My grandpa, a hard-working coal miner, loved Christmas. Each year he gave my mom one hundred dollars to spend on my grandmother at Star Best, an exclusive boutique on the square. My mom and grandmother sat aside a Saturday to drive up to Mt. Vernon and begin their holiday shopping. I was included. If they were going to Woolworth’s Department Store, they were not going without me. I loved walking through the store and seeing all the different items they had. The best part, if I behaved myself, was the grilled cheese and strawberry shake I would get at their restaurant for lunch. Mom and grandma always had to rush their shopping. If we were not back by two in the afternoon, Grandpa would be pacing the floor and looking out the window until we returned.

Packages from Sears and JC Penny arrived in the mail, hidden in closets, to be wrapped and placed under the Christmas tree. Finally, Christmas day was here! We each took a turn opening a package. After all the packages were opened, Grandpa would say, with a beaming grin, something like: “Now, I’m sure I saw something in the basement that Santa couldn’t put up here. Let me check.” Up from the basement he would come with a shiny new bike or some other big gift we had asked for. Grandpa also used the department store catalogs to put money in. My sister and I would go page by page to find one-dollar bills, fifty to sometimes one hundred total, hidden in their pages. Grandpa was never very affectionate, but after all the gifts were opened, my sister and I would give him a quick kiss on his shiny balding head. He never made a response, but I think he secretly liked the attention.

We each had stockings with our names on them. My grandpa did the Christmas socks even for the adults. We opened them last. The contained candy, Cracker Jacks and little gifts. My grandpa liked to play jokes. One year he put coal in my sister’s sock. “Were you not a good girl this year?” he asked her. She started crying. Grinning he said, “Wait. Santa made a mistake. Here’s your sock.” He pulled her real sock out from behind a hiding place.

Time changes things. Star Best, P.N. Hirsch and Woolworth’s are gone. Grandpa passed away several years ago. With his passing, Christmas was no longer the same. The beaming smile was no longer seen pulling gifts out of the basement. His laughter as a jokester no longer heard. You see, Christmas was never about the gifts, but about the person, my grandpa, who gave them out with such joy.

From Fear to Faith

         Photo by Ihor Malytskyi on Unsplash

She walked afraid. Each step forward a victory as the powers of darkness raged war around her. Her hand drew back, unprepared for the cold steel handle as she pulled open the door. She stopped as fear gripped her and her feet refused to move. Demons grinned at her hesitation. They knew she wouldn’t go through it. She always made promises to herself but she never kept them. Suddenly she heard the kind, gentle voice of an elderly woman, “Welcome, dear. I haven’t seen you here before. Let me help you find a seat.” She smiled at the older woman. Her voice reminded her of her grandmother. She followed her through the double doors and slipped beside her on a pew. She nervously tugged at her skirt. For the first time in her life she was embarrassed by its shortness. The woman patted her hand and directed her attention to the front of the church.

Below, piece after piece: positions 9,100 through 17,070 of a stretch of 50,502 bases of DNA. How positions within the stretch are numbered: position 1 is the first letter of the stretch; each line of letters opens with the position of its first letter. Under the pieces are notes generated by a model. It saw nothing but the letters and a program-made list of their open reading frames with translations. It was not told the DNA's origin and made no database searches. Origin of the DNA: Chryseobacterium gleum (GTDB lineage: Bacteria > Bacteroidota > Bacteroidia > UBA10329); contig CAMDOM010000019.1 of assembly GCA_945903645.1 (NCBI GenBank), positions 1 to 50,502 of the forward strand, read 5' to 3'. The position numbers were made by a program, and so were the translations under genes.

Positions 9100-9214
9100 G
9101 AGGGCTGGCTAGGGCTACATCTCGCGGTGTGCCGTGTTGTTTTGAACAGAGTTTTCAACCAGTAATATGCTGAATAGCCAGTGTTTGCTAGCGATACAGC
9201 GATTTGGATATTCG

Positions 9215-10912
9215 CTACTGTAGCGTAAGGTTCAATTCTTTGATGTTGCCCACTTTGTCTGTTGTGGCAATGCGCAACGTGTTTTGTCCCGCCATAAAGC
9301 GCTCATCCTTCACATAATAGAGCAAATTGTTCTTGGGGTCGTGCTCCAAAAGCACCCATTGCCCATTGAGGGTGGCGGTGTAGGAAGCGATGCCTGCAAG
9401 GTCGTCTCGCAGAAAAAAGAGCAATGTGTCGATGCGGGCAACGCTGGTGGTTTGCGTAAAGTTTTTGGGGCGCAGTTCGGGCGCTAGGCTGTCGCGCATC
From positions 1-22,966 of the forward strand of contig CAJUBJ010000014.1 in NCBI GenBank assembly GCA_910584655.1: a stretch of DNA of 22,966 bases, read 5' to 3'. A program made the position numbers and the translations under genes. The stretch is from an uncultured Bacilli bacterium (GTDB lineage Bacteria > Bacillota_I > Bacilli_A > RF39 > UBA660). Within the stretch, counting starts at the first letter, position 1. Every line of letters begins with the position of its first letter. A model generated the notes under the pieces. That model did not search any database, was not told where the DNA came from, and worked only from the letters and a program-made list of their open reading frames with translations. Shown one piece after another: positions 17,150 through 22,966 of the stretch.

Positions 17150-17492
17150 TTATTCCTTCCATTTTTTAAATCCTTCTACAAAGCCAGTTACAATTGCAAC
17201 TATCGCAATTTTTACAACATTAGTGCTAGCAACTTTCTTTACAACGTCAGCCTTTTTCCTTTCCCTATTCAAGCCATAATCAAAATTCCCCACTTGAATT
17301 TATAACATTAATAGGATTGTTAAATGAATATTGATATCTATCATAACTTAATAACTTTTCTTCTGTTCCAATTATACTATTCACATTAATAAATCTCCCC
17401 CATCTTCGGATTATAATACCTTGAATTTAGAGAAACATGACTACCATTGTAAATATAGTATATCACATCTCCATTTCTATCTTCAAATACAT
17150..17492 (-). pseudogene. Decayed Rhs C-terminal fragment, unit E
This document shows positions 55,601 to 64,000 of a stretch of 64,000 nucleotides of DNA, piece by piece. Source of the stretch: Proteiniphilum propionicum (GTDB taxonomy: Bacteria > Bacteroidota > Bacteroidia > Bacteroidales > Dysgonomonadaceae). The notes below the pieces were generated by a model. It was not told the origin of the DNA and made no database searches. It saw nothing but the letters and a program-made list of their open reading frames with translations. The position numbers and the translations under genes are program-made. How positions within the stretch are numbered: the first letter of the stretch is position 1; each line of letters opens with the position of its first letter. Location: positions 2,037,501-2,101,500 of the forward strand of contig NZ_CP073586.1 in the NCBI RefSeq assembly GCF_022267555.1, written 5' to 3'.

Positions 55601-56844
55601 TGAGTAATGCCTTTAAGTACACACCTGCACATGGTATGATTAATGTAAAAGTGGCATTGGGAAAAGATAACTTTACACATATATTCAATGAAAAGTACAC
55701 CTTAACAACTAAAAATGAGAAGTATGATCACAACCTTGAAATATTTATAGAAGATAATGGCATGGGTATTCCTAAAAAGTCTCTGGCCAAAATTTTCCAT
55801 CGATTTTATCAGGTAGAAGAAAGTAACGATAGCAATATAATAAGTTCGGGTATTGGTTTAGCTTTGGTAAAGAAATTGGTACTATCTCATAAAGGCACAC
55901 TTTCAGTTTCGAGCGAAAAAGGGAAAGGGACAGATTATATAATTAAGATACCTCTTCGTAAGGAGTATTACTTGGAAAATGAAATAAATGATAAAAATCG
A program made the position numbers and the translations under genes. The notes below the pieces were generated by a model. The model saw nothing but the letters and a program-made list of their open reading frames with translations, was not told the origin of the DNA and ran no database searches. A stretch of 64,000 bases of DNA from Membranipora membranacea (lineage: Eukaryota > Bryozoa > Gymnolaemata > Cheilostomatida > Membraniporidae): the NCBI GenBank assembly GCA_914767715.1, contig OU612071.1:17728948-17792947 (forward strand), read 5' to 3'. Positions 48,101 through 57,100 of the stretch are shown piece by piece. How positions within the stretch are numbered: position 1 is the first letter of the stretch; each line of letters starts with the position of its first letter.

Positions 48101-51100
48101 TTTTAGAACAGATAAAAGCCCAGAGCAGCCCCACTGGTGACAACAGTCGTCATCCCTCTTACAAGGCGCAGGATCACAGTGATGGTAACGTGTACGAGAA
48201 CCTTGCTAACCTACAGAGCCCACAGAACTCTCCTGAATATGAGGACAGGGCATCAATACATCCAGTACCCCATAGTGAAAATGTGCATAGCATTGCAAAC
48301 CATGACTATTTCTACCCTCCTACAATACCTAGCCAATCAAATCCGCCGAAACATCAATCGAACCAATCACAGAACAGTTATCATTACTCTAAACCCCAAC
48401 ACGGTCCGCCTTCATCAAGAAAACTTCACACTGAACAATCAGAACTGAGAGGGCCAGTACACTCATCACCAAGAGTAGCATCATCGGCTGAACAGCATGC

Listening attentively, her heart took in every word the man of God was preaching. He spoke of rest. A rest only found in Jesus Christ. Her soul was weary. She longed for that rest. But how could this Jesus give her that rest? The man of God spoke of sin. She knew her own sin well enough but he also spoke of Jesus’ love. Love enough to die on a cross for all who would believe…for her if she would believe. How could she believe in this love? No one loved her. Her mom was a drunk and her dad nowhere to be found. Men confessed their love to her but only to use and abuse her later.

A tear slipped from her cheek then another and another. She wiped them in embarrassment. No matter how hard she stuck her nail in her palm, she couldn’t stop the tears. They began to sing “Jesus Paid It All.” She glanced at the woman beside her. She wasn’t singing but her head was bowed and her lips moved rapidly in fervent prayer. She couldn’t take another moment of this agony.

“Lord, now indeed I find
Thy pow’r and thine alone,
Can change the lepers’ spots
and melt the heart of stone.”

“But God, being rich in mercy, because of the great love with which he loved us, even when we were dead in our trespasses, made us alive together with Christ-by grace you have been saved…” Ephesians 2: 4,5 (ESV)

She walked afraid but to the altar she fearlessly ran.

If you don’t know this love of Jesus, I’d be happy to share more about Him and what He did and is doing in my own heart and life. My email is hiswonderfuldeeds11@gmail.com.